FIG. 1 is a schematic diagram of a first, ultrasonic transmitter in accordance with the invention.
FIG. 2 is a diagram illustrating the variation in time of a number of voltages in the transmitter shown in FIG. 1.
FIG. 3 diagrammatically shows the operation of the transmitter shown in FIG. 1.
FIG. 4 is a schematic diagram of a signal generator for a second ultrasonic transmitter in accordance with the invention.
FIG. 5 diagrammatically illustrates a detail of the operation of the transmitter shown in FIG. 4, and
FIG. 6 is a further diagrammatic illustration of the operation of the transmitter shown in FIG. 4.
FIG. 1 is a schematic diagram of an ultrasonic transmitter for the examination of an object, for example a part of the human body. The transmitter comprises an array of electro-acoustic transducers 1, each of which consists of a plate 3 of piezo-electric material with a first electrode 5 and a second electrode 7. This very simple embodiment comprises five transducers 1 which are arranged in a row at the same distance from one another. The number of transducers will generally be substantially larger in practice. All first electrodes 5 are grounded and the second electrode 7 of each transducer 1 is connected to a known oscillator circuit 9 which is associated with the relevant transducer and which has a start input 11.
The start inputs 11 of the oscillator circuits 9 are connected to outputs of a start signal generator 13 which serves to apply start signals successively to the start inputs of the various oscillator circuits. The start signals are generated by comparators 15, one of which is associated with each oscillator circuit 9. Each comparator 15 has a first input 17 and a second input 19. All first inputs are together connected to the output of a sawtooth generator 21. The second input 19 of each comparator 15 is connected to a respective direct voltage source 23 which comprises an amplifier circuit which consists of an operational amplifier 25 whose positive input 17 is grounded and whose negative input 29 is connected to the output 33 via a first resistor 31 and, via a second resistor 35, to a common input terminal 37. The input terminal 37 is connected to the output of a controllable direct voltage generator 39.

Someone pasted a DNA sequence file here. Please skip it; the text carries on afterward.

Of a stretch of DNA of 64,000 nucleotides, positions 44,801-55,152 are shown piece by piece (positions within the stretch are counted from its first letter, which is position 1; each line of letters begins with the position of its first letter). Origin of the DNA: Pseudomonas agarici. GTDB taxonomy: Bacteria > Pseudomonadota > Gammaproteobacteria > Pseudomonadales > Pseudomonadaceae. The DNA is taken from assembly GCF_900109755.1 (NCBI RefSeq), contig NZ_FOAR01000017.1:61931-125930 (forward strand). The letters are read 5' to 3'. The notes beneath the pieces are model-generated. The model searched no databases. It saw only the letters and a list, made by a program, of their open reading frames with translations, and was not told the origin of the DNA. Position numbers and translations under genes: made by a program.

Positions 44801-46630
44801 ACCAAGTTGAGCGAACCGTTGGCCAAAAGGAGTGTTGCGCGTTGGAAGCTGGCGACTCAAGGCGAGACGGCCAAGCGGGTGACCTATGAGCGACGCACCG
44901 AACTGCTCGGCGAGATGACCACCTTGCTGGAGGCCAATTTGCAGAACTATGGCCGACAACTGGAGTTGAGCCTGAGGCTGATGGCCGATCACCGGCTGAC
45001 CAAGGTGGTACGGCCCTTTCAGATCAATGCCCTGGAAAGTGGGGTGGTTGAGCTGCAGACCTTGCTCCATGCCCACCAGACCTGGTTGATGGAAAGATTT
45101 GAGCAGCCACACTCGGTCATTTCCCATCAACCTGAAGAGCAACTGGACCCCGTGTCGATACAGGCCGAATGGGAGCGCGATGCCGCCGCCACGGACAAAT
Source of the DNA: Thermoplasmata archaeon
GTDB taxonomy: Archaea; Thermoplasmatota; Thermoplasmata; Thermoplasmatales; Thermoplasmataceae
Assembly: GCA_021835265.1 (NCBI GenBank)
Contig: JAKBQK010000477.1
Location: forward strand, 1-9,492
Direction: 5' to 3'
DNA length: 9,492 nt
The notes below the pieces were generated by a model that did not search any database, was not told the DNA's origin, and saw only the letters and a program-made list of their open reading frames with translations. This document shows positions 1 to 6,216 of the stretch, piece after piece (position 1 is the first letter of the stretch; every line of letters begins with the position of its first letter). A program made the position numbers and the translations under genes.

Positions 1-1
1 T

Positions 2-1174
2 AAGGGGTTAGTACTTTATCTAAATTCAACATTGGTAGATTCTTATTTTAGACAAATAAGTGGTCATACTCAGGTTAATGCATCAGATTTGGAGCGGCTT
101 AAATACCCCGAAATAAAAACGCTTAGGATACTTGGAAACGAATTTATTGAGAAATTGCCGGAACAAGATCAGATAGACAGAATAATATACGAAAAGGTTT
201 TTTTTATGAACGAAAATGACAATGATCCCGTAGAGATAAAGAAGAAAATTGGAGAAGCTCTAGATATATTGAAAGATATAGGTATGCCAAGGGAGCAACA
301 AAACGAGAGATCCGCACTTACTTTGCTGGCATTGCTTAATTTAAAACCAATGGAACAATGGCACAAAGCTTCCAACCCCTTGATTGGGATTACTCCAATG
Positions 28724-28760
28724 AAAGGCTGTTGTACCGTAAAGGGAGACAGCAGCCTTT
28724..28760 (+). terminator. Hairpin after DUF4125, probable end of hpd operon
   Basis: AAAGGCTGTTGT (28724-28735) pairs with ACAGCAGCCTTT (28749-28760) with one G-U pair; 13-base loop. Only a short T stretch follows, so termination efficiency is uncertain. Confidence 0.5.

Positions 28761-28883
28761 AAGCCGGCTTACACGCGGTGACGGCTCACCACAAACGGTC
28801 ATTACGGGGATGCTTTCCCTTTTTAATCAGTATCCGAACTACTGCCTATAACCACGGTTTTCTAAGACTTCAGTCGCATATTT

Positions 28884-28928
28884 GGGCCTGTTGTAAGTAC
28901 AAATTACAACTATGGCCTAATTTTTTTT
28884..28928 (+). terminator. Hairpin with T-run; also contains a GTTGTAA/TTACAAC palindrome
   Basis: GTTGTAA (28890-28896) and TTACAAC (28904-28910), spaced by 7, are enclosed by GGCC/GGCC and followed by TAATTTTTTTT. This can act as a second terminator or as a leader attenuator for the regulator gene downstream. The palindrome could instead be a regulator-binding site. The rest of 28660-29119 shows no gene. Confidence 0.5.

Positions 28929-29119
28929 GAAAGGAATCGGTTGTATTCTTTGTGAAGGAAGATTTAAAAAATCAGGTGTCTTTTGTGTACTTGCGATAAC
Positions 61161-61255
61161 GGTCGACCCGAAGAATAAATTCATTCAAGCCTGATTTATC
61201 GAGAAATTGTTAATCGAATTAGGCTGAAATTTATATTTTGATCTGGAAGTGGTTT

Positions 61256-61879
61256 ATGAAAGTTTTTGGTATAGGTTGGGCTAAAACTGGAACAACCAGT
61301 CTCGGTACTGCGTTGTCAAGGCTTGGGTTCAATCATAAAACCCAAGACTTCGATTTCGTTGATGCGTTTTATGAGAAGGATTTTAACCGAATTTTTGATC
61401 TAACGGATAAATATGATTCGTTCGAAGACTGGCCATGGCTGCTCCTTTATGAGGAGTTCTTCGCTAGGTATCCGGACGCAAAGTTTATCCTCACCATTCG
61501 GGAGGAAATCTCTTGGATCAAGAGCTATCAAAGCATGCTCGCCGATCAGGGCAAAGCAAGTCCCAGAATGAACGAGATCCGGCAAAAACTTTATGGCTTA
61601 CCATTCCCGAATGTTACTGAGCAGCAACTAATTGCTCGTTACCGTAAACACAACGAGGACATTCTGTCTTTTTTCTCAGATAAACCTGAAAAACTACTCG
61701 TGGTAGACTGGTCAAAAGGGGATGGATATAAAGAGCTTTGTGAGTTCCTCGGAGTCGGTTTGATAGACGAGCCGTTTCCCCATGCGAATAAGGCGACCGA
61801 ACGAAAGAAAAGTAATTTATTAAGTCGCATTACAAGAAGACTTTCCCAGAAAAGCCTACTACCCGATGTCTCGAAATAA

The diagram of FIG. 2 serves to illustrate the operation of the start signal generator 13 described. The diagram shows the variation of a number of voltages V during one period of the sawtooth generator 21, the time t being plotted along the horizontal axis. The voltage generated by the sawtooth generator 21 is denoted by Vs. In the present embodiment the sawtooth generator 21 serves to generate a linear sawtooth voltage. This means that the rising part of Vs varies according to a straight line. Other sawtooth voltages where the rising part of Vs varies according to a curved line are also feasible, if desired.
The voltages generated by the five direct voltage sources 23 are indicated as Va1 to Va5, Va1 being generated by the lowermost direct voltage source in FIG. 1, Va2 by the second source from the bottom etc. The value of each of the direct voltages depends on the one hand on the voltage supplied by the direct voltage generator 39 and on the other hand on the ratio between the resistors 31 and 35. In the embodiment shown, for example, the resistor 31 may have the same value R for all direct voltage sources 23, whilst the resistors 35 successively have the values 5R, 4R, 3R, 2R and R.
At the instant at which the sawtooth voltage Vs equals the direct voltage Vai of one of the direct voltage sources 23, the output voltage Vci of the associated comparator 15 becomes high. This output voltage is applied to the start input 11 of the associated oscillator circuit 9 as a start signal, so that the associated transducer 1 is activated. When the sawtooth voltage Vs is linear and the difference between two successive direct voltages Vai and Vai+1 is always the same, like in the present embodiment, the period of time expiring between two successive start signals is always also the same. This period is denoted as τ in FIG. 2. If the sawtooth voltage Vs starts to rise at the instant t=0, the first start signal Vc1 appears at t=τ, the second start signal Vc2 at t=2τ, etc.